After taking the title in its debut season in 1999, the R34 later came up against stiff competition from the likes of the Toyota Supra and Honda NSX.
The turn of the century brought us the R34 Calsonic Skyline GT-R. The younger of the Kageyama brothers, Masami, joined Hoshino in ‘99 before in 2000, Motoyama returned to the team for his second stint.
After three winless seasons, Hoshino and Motoyama won the penultimate round at Miné Circuit in 2000, which proved to be Hoshino’s final victory in his decorated driving career – he retired from driving in mid-2002 to focus solely on managing Team Impul.
2003 ushered in a completely new era for the Calsonic GT-R. Hoshino’s retirement and Motoyama moving to the works NISMO team meant driving duties fell to talented Frenchman Benoît Tréluyer and young Japanese driver Yuji Ide.
They won the July race at Fuji (moved from Sepang due to the SARS outbreak) and the season-finale at Suzuka in the swansong race for the Nissan Skyline GT-R.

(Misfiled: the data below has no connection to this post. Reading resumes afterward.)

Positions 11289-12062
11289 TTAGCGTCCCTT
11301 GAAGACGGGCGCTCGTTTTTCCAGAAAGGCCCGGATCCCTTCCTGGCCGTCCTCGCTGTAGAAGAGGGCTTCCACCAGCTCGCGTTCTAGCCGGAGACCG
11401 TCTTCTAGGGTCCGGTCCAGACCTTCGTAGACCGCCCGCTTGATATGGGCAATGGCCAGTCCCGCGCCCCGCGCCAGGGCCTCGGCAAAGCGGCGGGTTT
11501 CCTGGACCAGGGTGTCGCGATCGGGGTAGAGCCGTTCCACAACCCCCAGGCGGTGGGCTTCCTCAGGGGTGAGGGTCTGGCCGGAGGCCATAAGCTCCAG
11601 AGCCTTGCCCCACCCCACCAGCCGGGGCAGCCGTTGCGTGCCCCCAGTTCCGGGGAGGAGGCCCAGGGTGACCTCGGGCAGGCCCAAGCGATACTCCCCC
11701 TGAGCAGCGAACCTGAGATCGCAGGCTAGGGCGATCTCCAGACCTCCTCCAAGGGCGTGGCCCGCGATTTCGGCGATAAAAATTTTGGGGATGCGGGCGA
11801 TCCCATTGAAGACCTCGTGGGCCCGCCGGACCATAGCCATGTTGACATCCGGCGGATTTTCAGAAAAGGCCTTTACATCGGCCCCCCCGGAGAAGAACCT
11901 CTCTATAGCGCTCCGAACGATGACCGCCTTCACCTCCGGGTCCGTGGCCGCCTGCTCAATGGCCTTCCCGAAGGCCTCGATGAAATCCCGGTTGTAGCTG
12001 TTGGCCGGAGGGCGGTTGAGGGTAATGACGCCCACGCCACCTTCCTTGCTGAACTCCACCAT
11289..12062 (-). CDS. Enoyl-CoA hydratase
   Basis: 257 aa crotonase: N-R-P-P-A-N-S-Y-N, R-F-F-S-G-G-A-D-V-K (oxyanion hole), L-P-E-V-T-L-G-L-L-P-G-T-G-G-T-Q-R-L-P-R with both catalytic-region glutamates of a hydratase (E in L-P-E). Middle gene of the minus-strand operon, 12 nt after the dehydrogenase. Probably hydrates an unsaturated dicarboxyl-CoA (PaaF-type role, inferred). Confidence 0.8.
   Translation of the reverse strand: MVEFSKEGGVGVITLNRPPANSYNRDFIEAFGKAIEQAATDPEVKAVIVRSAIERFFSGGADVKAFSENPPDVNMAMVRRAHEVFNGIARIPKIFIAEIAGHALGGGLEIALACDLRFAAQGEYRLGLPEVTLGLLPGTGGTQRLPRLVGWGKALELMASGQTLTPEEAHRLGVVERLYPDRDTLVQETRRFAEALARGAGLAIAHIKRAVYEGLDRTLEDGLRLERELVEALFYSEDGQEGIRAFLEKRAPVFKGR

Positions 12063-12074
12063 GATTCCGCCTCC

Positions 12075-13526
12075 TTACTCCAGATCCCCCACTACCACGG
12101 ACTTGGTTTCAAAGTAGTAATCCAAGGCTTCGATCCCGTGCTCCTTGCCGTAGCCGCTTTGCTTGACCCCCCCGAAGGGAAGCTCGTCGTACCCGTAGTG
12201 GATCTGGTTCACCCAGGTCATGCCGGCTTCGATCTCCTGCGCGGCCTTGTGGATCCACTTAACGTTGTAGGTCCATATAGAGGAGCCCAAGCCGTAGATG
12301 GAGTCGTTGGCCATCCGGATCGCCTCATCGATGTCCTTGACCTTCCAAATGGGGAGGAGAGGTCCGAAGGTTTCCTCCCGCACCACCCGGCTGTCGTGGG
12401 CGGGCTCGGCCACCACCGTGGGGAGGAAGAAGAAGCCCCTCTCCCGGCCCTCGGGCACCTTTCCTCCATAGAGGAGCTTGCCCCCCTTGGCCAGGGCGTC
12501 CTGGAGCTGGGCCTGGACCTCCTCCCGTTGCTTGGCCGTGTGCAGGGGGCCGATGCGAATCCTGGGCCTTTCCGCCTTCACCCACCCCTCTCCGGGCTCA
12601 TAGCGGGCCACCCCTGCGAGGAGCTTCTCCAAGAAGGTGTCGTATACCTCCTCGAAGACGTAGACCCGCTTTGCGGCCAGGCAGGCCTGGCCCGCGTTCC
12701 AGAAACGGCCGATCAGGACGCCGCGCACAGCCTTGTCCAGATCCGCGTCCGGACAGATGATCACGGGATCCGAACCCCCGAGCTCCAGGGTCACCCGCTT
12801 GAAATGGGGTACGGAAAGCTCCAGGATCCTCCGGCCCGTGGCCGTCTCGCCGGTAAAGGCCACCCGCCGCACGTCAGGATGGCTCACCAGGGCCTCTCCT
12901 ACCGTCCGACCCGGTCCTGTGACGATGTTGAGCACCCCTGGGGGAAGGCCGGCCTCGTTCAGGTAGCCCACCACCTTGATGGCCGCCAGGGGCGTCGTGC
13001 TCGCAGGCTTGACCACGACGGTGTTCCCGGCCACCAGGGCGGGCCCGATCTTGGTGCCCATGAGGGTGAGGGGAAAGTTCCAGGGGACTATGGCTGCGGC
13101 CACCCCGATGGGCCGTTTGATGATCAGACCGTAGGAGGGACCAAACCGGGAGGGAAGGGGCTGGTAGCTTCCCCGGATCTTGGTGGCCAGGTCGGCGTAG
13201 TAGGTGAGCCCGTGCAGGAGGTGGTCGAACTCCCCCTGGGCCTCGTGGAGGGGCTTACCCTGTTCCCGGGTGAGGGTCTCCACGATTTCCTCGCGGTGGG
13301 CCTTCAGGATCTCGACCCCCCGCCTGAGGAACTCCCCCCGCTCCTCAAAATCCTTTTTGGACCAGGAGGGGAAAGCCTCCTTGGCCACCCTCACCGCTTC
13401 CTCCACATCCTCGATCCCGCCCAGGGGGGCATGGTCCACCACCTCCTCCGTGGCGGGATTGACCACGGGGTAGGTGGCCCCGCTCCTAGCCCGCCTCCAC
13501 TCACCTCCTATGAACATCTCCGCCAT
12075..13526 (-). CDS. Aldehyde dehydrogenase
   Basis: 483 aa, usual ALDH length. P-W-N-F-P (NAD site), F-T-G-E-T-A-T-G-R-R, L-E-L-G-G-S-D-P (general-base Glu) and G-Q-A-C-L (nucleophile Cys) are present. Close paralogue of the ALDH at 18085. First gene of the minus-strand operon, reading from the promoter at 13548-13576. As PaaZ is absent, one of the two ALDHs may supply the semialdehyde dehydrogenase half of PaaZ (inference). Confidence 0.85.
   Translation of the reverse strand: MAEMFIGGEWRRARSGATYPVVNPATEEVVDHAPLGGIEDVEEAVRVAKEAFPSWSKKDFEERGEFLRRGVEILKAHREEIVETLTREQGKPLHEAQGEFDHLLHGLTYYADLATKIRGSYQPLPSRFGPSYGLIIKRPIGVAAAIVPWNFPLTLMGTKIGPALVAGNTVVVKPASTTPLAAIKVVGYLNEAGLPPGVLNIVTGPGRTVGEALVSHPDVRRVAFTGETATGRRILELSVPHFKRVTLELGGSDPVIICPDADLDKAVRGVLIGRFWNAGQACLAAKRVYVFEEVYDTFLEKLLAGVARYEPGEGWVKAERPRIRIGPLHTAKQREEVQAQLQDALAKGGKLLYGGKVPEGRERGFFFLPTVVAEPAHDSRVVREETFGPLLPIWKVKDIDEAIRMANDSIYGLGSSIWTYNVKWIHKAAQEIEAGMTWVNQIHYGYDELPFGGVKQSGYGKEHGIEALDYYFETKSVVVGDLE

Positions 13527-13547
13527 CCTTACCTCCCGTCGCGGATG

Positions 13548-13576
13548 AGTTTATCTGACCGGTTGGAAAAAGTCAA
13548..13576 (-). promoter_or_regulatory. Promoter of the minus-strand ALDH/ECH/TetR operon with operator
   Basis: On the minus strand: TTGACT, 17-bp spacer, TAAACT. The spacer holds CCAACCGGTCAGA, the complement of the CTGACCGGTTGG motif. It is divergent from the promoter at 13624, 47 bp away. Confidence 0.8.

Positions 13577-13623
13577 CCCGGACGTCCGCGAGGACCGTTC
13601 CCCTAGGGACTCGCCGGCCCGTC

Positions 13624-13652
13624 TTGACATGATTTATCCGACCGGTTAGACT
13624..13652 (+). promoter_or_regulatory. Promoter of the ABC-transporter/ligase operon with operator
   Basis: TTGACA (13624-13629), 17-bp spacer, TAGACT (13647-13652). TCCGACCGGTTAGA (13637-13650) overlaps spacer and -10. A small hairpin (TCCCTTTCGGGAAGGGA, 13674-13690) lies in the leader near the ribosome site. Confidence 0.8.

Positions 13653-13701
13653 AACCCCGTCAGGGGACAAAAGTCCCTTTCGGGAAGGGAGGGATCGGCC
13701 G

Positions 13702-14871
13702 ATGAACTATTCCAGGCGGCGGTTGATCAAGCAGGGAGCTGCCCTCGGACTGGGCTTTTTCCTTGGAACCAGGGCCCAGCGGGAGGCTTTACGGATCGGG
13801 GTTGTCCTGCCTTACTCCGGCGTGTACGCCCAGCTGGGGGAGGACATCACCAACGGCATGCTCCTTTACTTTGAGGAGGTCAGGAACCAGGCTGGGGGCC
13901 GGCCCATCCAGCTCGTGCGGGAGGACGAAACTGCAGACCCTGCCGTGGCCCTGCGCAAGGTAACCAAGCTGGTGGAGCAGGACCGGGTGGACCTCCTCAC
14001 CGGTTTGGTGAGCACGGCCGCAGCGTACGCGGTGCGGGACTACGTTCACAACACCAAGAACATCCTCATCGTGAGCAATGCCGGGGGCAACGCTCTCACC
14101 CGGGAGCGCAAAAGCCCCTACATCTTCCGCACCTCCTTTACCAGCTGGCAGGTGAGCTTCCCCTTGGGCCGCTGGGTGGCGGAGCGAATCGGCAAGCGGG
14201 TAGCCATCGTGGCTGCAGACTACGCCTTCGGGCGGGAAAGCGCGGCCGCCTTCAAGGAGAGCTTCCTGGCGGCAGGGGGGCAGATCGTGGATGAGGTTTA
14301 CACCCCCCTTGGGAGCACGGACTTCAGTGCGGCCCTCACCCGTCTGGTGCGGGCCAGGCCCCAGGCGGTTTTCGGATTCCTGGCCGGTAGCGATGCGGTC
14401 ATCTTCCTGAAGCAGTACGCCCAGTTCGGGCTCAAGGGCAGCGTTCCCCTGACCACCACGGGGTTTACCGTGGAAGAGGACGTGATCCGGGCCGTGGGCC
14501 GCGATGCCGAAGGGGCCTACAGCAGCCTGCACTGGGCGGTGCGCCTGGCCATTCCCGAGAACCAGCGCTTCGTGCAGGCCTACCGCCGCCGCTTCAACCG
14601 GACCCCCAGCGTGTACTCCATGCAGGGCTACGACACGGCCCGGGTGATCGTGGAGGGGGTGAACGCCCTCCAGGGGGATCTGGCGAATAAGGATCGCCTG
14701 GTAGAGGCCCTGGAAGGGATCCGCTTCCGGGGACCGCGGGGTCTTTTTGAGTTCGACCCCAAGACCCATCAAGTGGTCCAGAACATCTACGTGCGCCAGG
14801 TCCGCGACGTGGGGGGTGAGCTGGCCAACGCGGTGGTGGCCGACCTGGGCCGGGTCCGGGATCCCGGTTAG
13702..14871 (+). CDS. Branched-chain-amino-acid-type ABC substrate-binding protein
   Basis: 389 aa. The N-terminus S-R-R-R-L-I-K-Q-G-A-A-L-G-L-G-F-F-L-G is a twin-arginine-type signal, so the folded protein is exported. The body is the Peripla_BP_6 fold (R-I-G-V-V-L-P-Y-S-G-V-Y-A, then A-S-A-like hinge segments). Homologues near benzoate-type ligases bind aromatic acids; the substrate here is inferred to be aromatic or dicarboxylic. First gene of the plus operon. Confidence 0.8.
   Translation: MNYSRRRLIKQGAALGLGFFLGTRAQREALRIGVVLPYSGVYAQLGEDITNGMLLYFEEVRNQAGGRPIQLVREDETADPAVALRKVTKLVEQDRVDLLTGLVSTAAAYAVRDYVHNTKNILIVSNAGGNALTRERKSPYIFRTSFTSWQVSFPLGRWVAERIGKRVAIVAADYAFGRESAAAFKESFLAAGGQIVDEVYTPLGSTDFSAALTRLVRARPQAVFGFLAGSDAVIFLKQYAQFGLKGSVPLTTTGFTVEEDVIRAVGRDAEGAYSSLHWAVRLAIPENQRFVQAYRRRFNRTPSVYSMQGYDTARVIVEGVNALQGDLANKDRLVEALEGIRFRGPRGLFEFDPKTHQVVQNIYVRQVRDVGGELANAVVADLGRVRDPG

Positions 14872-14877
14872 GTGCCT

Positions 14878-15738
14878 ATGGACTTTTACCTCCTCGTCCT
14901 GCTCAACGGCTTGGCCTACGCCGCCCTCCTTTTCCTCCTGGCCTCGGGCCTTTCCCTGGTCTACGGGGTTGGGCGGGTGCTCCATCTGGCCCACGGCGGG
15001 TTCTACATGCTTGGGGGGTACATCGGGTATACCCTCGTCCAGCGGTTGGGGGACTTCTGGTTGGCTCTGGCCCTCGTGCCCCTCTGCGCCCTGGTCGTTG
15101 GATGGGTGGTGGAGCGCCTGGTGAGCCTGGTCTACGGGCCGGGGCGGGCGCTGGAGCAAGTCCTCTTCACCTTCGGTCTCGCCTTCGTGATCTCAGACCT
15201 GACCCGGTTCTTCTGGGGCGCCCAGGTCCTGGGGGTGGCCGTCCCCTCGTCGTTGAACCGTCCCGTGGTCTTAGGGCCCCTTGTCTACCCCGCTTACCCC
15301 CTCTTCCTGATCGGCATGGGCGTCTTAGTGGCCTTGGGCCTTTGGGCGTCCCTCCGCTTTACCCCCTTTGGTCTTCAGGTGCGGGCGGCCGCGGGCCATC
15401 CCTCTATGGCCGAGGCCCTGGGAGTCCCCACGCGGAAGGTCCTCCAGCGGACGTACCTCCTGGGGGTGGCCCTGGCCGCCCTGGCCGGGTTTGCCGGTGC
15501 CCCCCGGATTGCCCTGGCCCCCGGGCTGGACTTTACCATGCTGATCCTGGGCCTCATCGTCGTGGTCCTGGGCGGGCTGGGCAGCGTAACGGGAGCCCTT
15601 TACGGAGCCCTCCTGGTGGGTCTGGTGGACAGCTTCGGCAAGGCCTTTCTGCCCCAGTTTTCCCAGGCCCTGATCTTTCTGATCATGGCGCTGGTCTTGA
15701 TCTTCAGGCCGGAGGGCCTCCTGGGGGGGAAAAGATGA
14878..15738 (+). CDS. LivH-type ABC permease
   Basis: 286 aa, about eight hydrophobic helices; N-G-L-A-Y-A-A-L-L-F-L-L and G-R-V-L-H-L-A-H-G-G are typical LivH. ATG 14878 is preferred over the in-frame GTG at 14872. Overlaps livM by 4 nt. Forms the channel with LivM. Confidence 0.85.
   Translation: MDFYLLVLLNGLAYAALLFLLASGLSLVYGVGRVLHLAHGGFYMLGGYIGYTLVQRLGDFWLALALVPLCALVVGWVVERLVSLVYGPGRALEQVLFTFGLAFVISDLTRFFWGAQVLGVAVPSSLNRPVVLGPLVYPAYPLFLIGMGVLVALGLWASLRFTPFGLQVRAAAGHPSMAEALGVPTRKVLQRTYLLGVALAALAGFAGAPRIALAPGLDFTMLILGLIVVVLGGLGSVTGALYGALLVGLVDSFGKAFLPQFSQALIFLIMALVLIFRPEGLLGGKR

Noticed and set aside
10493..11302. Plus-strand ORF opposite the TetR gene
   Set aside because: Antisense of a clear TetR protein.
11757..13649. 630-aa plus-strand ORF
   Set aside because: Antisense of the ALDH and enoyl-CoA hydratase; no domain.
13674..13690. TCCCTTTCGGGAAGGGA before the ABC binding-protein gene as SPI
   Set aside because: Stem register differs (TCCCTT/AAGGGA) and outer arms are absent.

|displacement||2708 cc / 165.25 in³|
|power||368 kw / 493.5 bhp|
|specific output||182.24 bhp per litre|
|bhp/weight||411.25 bhp per tonne|
|torque||706 nm / 520.7 ft lbs|
|front brakes||Ventilated Discs|
|rear brakes||Ventilated Discs|
|f suspension||Double Wishbones|
|r suspension||Double Wishbones|
|curb weight||1200 kg / 2646 lbs|
|wheelbase||2720 mm / 107.1 in|
|front track||1560 mm / 61.4 in|
|rear track||1535 mm / 60.4 in|
|length||4675 mm / 184.1 in|
|width||1885 mm / 74.2 in|
|height||1280 mm / 50.4 in|
|transmission||X-TRAC 6-Speed Sequential)|
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